Monday, July 25, 2016

Clash of (What Passes for MLS’s Version of) Titans

Your vacation lives on! I thank you!

[The third and final game I watched this weekend pitted the then and current top two teams in MLS against one another, the Colorado Rapids v. FC Dallas.]

When it comes to parsing this year’s (semi-freakish) power match-up, it’s probably best/safest to break it down into discrete parts. There’s sort of a lot to unpack, and from multiple pieces of luggage. Even so, the balance of the chatter falls on the Rapids side of the ball – they’re the bigger transformation, after all – so I’ll end with them.

Oh, and the game ended 1-1. It really looked like the Rapids would hold on, but I guess that’s why Dallas is Dallas. Victor Ulloa cranking an equalizer from eastern freakin’ Colorado falls in line with things like Mauro Diaz’s passing and Fabian Castillo’s (or Michael Barrios’) dribbling.

Another reason why Dallas is Dallas? Chris Hedges and Walker Zimmerman. These are both good players, really good players. What sometimes gets lost with those two is just how young they are: 26 and 23, respectively. Barring a transfer (something I can see for Zimmerman before Hedges), that tandem has a long future together. In the here and now, though, having them back there buys your team time, maybe even an entire half, to scratch back into a game against a Colorado defense that gives up very, very little.

I had a relevant point to make here, one about Ryan Hollingshead and his contribution to the cause, one that’s both very energetic and lacking in precision. While dicking around the boxscore just now, I noticed a #12 putting a few shots around Colorado’s goal and from close in. I don’t remember Hollingshead’s shot at all (never mind that he’s #12), which could mean a few things – one of them being that none of Hollingshead’s shots looked like much. I think my point is that a generally clean bill of health has helped Dallas a lot this season. Or, more directly, the fall-off from Castillo to Hollingshead is perhaps steeper than is widely appreciated…though he is a decent right back...

As for Colorado, to restate the biggest mystery of 2016, how the HELL is this happening? As a mental exercise, it’s good to start with the rosters. For instance, are Jared Watts or Axel Sjoberg better than Drew Moor? OK, what about how high Michael Azira stacks up against Marcelo Sarvas? Based on the above, the line of logic should be pretty clear: the Rapids’ shift from the worst team in the Western Conference to one of the contenders didn’t come from clearly (or at least widely understood) upgrades in personnel. Moreover, Kevin Doyle’s upside doesn’t show up much on the stats sheet, no matter how highly I rate him, and, last I checked, Shkelzen Gashi isn’texactly tearing up MLS (mirror-image effect is nice, though). So, what the hell is it? And if you say Jermaine Jones, you’re wrong, nuts, and thinking like a Klinsmann, so don’t, just don’t.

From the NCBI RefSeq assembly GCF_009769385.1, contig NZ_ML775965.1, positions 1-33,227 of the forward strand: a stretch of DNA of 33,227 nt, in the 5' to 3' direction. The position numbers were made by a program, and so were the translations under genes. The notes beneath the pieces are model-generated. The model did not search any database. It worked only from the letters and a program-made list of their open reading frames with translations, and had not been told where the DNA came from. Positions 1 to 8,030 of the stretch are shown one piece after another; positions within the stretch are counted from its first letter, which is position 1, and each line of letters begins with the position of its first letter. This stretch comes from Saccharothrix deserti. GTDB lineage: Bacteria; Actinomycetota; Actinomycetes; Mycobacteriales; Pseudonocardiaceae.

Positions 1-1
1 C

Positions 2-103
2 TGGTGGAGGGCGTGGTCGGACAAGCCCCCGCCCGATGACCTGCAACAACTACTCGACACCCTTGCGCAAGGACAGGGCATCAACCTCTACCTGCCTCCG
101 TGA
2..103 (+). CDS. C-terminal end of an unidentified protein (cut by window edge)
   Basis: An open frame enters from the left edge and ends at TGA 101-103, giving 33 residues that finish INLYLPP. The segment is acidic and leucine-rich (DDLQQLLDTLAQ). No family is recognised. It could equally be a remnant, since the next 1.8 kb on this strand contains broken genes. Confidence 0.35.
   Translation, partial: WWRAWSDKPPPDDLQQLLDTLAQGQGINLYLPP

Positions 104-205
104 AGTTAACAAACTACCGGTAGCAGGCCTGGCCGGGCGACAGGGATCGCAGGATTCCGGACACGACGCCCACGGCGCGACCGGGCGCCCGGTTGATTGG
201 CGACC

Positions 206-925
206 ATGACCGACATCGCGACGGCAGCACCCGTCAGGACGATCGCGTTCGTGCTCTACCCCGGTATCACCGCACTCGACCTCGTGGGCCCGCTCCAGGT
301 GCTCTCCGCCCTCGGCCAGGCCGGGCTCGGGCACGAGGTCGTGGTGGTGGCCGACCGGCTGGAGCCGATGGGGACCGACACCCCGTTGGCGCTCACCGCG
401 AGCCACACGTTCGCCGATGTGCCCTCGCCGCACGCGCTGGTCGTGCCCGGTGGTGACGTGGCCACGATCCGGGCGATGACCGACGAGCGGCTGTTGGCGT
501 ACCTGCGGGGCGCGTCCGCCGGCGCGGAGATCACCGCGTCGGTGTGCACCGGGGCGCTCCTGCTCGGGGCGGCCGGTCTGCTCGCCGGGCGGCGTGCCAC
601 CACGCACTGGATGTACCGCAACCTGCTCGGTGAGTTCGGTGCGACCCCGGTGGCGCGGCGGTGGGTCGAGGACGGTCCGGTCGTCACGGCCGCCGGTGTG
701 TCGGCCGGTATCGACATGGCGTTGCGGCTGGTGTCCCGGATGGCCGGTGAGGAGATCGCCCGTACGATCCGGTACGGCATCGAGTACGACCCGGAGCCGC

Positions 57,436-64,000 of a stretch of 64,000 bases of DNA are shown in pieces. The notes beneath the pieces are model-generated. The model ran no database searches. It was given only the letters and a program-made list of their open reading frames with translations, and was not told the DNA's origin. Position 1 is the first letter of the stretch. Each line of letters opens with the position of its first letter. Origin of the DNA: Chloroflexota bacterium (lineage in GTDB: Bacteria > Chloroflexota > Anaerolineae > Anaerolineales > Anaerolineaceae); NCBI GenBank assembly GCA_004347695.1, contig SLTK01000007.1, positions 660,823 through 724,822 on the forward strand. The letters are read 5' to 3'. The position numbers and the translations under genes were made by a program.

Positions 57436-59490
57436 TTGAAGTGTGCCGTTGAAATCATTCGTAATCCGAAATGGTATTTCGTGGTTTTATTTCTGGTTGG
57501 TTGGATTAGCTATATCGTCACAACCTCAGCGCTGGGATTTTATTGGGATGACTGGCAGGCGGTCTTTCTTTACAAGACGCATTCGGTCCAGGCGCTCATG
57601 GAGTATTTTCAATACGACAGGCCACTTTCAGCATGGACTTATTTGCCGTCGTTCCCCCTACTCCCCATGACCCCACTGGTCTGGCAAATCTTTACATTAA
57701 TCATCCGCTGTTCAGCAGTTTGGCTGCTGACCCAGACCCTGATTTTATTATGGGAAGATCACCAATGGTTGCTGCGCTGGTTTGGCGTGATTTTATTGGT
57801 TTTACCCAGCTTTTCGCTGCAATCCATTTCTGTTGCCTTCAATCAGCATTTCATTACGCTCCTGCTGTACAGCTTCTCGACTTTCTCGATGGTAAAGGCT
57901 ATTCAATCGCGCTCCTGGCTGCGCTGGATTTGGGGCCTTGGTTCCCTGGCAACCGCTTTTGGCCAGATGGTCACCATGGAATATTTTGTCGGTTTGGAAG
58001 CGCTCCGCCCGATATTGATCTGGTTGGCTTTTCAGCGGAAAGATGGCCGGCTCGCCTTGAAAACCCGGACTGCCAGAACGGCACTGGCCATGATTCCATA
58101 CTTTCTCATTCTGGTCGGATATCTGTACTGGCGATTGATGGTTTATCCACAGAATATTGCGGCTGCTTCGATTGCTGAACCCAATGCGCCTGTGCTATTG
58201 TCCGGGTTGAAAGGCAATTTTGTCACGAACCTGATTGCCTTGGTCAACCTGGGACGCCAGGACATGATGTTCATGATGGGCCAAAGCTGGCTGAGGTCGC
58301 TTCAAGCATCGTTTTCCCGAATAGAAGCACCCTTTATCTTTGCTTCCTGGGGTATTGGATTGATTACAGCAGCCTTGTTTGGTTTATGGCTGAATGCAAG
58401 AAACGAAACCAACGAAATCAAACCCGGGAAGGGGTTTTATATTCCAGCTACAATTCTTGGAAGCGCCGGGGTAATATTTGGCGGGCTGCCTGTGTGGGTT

Here’s what I know: until Ulloa banged home that goal on what (hard numbers aside) felt like Dallas’ only real shot on the night, the Rapids looked in control of this game, not firmly, but in control. It’s a credit to Dallas that it ended 1-1 and, look at that, now they have a confidence-builder in their back pocket for the post-season. The other thing I know is that the Rapids defend well enough that they need someone – it can be Jones or Doyle or Marlon Hairston (for the past two games, anyway) – to score and they’re going to be all right likely as not.

I’m going a little over on this one, but, as noted at the top, there’s a lot to unpack. My final thought here is sorta heretical, while also being sensible. Why can’t Sam Cronin be MVP? As noted, oh, probably all season, Cronin’s all over so much of what makes the Rapids effective on both sides of the ball. Every time I watch the Rapids, I never stop seeing Cronin; he’s goddamn lousy in every game they play, sort of like Diego Chara was for the Portland Timbers in 2016, only I think he gets the ball forward more often.

So, how’s a guy like that become MVP? I ask because, of all the constants for Colorado – and, here, I absolutely include another season on the roster for Kevin Doyle - Cronin strikes me as the most important. Yeah, yeah, I know the MVP thing will never happen. It doesn’t make it right.

All in all, though, both teams look like they’ll be some form of sound until the post-season. After that, god knows what happens. Dallas looks the better bet right now – of which, boring, but god knows Saturday didn’t hurt, and they’ve got the better road record, and they look likelier to score those crucial road goals, etc. – but I’m a believer in defenses as the most meaningful driver of success this season. And, there, Colorado has them beat. If they can just get something more out of Gashi or Doyle - or anyone, really - they have something like unstoppable written all over them.

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